However, I also like the idea of always having the systems of campaign-level play going on in the background, and having the players manage many characters across the world in parallel to each other. So instead of having periods of adventure alternating with periods of downtime, you can manage both each week. When you have your weekly or biweekly sessions together, you play out an adventure with whatever characters are available. Throughout the rest of the week, you have some meetings (maybe over the phone or lunch or Discord or something) with each player to fill out a new ledger entry for that in-universe week. Have the results ready for them by the next session. If you play online and you don't want to bother with a full, verbal conversation, maybe have a "ledger drop-box" that everyone has to submit to by X time each week so the DM can process the results by the next session.

What if a session's adventure ends up taking place over the course of more than a week? They get really deep in the megadungeon and find themselves on their 8th night camping down there. Or they spent the session in a hexcrawl and trekked across the whole kingdom for 8 days in a row. Well, here are two answers. Option one is that you could stop everything and immediately, right there, quickly run the procedures for advancing the campaign's calendar one week. That might involve updating quite a few variables. But luckily, none of these characters will need a new ledger entry because their last week of activity is already accounted for with the events of today's adventure. Option two is that you let the party power on through for their 8th night of adventure and beyond, and then retroactively update the campaign's calendar later. The second option will preserve the flow of gameplay during the session, but it will deprive the party of certain information they could have used in the second week of the adventure if the DM had gotten the chance to roll for new astrological events or villain progress or random world events. The second option will empower them with those elements of verisimilitude, where the world continues turning even when they're not looking... but it brings the session to a screeching halt.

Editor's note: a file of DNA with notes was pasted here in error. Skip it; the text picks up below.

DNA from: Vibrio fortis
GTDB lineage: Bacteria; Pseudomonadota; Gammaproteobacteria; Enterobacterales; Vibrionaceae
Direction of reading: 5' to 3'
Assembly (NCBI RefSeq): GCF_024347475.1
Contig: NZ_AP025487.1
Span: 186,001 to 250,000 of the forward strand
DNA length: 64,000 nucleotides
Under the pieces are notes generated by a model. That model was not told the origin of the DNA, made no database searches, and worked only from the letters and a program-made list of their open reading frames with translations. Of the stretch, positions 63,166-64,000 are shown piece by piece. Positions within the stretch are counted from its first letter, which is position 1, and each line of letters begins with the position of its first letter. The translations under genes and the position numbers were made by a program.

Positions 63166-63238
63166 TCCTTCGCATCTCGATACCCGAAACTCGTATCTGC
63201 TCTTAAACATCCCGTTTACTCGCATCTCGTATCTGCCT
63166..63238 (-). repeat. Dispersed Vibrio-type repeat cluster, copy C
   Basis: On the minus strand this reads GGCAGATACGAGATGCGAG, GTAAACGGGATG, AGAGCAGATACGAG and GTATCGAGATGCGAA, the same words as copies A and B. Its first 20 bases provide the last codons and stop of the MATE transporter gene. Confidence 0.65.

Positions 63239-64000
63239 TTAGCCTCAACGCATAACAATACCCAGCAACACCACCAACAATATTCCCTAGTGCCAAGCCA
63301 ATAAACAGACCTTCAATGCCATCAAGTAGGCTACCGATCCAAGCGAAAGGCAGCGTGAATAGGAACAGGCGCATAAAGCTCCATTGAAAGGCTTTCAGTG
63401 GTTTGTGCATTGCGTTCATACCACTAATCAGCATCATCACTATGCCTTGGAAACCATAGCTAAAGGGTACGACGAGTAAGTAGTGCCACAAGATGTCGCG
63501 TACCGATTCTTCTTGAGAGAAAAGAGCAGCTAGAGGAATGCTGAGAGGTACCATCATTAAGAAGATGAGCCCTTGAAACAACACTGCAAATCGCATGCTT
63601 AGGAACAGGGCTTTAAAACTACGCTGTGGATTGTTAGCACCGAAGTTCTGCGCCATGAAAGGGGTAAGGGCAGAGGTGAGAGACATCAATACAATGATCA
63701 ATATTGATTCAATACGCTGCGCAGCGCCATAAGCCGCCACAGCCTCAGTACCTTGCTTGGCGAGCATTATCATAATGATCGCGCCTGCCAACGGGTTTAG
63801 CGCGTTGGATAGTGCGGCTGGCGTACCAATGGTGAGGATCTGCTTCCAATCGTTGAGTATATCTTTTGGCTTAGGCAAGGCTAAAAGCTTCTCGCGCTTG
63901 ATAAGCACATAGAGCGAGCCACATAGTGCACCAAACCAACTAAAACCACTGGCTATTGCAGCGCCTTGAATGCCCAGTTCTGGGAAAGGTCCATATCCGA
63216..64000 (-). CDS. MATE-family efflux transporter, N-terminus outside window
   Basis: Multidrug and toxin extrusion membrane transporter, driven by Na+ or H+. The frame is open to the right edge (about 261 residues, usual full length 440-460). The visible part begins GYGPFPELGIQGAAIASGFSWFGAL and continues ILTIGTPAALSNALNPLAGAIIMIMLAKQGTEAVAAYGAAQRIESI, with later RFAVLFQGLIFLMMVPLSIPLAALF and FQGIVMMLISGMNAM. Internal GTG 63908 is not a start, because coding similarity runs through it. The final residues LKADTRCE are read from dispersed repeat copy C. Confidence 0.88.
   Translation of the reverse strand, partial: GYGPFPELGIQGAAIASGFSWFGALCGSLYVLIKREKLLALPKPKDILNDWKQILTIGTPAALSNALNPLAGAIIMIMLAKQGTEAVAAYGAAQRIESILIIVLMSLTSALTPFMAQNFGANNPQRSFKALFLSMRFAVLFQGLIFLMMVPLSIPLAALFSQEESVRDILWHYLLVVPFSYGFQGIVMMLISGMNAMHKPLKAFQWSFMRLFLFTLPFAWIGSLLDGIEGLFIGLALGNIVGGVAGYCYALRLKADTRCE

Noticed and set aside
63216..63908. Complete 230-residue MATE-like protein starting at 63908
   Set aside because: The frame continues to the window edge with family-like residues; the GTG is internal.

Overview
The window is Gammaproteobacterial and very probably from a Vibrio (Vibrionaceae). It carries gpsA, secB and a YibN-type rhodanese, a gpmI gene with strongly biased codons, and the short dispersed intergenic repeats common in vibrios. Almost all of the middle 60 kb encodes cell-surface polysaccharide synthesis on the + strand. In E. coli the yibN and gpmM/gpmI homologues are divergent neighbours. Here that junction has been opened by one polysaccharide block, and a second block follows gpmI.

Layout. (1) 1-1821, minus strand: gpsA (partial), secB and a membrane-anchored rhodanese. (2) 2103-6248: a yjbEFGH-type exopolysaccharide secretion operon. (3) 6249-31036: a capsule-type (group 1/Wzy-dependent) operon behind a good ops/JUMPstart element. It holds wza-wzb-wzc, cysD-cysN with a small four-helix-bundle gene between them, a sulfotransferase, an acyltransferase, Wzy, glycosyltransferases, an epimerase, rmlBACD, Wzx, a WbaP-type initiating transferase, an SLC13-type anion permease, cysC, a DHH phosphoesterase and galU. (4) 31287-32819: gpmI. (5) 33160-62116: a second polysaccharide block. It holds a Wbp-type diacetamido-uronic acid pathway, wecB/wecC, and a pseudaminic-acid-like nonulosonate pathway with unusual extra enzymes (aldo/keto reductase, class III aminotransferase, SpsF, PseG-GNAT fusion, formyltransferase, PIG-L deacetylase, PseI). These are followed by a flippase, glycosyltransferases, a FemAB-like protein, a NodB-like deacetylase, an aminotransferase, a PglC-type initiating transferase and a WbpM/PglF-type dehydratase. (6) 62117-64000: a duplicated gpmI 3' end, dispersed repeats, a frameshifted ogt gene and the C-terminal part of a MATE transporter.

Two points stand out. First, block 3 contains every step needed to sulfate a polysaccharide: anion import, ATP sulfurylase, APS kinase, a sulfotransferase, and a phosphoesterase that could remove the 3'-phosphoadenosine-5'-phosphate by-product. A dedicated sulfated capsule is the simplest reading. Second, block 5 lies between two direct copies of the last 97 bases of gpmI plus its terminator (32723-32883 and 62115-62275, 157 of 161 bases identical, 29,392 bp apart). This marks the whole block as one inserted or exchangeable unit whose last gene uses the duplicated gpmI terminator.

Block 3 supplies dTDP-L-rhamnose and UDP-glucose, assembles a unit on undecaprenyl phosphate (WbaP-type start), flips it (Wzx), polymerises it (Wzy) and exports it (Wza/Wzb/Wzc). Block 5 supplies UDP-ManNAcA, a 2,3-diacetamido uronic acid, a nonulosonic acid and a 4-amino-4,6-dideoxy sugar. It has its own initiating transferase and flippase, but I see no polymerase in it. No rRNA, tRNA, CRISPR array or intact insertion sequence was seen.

If the session's adventure only covers 2 or 3 days of events in-universe, but it was still extremely packed with activity, then you might find yourself stopping the session mid-adventure with a cliffhanger. In this case, you could pick up where you left off in the next session. Of course, none of these characters (Party A) will have a ledger entry to fill out in the time between now and then, since the clock is frozen at the spot where they're adventuring. But if players have alternate characters (Party B) who are inactive at the moment, then they could have some downtime progress made. Fill out their weekly ledgers. Or even more interesting, the players may choose for next session to not continue where Party A left off, but to instead rewind the clock 2 or 3 days and assemble Party B of available characters for an adventure, to see what was happening elsewhere in the world in parallel to last session's events. Just make sure their actions don't conflict with Party A's actions.